Part of a parish priest's responsibility is to ensure that sick and aged people are given the opportunity to frequently receive Holy Communion, especially in Paschal time. Apart from the fact that, more than any others, these people need the help of the Holy Eucharist, they also need to know that they are not neglected by the Christian community. They need to feel that they are being sustained in their trials by the love of their brethren. In many dioceses, therefore, the practice of the early Church has been restored. The bishops permit monks or nuns, and the faithful men or women, duly commissioned Eucharistic Ministers, to take the Blessed Sacrament to those who are unable to attend Mass. These assistants do not replace the priest in his care of the sick and the aged, but enable Holy Communion to be given more frequently than would otherwise be possible. They also assure a closer link between the priest and the people by keeping him up to date with the spiritual needs of those whom they visit.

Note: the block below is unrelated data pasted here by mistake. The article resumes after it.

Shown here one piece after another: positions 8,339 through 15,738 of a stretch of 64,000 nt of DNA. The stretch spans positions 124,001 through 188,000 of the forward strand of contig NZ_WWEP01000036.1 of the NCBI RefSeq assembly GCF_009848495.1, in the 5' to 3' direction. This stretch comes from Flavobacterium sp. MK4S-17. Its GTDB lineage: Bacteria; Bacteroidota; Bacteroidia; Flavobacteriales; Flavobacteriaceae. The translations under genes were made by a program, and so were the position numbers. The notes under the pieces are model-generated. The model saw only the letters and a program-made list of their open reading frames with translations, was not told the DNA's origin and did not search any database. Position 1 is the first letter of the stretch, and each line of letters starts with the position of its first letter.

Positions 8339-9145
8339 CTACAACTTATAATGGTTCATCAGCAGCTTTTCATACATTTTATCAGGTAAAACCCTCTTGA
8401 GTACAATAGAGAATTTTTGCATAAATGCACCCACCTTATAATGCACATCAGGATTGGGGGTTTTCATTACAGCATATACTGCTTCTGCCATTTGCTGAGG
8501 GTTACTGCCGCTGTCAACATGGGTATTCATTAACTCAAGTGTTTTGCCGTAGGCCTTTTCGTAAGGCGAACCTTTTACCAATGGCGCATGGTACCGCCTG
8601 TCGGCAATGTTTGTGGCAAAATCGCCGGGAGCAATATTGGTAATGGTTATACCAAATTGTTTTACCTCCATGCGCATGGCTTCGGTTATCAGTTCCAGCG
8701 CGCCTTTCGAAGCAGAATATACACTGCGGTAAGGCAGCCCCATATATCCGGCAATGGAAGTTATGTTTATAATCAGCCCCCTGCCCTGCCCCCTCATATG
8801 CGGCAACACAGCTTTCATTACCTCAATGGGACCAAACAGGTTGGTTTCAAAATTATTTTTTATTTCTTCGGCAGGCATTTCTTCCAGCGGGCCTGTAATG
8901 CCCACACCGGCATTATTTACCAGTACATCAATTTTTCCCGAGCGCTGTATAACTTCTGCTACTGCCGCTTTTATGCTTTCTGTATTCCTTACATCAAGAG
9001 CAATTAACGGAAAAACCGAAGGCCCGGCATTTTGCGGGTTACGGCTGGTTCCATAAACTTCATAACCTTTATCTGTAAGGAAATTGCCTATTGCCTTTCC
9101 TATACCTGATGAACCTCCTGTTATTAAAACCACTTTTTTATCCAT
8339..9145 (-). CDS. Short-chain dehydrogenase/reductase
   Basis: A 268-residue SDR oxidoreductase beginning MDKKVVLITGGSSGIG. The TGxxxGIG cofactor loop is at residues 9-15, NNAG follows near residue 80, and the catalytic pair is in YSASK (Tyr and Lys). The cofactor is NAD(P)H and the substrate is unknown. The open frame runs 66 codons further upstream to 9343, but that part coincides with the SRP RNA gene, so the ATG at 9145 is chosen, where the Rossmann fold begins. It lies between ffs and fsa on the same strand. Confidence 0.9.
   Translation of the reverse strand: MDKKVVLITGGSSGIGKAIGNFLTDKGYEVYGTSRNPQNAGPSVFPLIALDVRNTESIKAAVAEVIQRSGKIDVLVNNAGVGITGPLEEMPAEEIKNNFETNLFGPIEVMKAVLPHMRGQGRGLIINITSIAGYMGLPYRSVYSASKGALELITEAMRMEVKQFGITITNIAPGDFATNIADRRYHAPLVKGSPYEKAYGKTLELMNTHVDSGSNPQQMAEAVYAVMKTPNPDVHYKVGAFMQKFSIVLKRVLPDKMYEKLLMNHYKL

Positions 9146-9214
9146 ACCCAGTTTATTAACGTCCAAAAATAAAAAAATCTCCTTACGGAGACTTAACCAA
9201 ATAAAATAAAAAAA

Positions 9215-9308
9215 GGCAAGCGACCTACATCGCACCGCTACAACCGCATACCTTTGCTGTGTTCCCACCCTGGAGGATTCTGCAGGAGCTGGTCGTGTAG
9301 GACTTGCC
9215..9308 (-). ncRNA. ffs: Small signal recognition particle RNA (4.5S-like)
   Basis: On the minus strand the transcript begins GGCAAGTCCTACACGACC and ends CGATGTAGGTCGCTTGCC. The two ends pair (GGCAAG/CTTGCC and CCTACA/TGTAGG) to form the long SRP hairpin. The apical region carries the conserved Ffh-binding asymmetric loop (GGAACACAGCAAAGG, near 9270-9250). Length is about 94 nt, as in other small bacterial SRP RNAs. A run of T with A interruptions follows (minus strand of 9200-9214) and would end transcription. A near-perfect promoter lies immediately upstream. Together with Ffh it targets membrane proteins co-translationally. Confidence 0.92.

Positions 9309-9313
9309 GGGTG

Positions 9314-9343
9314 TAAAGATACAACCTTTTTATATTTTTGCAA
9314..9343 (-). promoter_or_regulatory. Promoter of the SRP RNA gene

Here in Saffron Walden, extraordinary Ministers are appointed to this post by the Bishop. They assist the parish priest by taking communion to the sick, elderly and house-bound, usually after Sunday Masses to enable those people to join in the prayers and offerings of the whole Church. In addition, the eucharistic ministers distribute the chalice at Mass.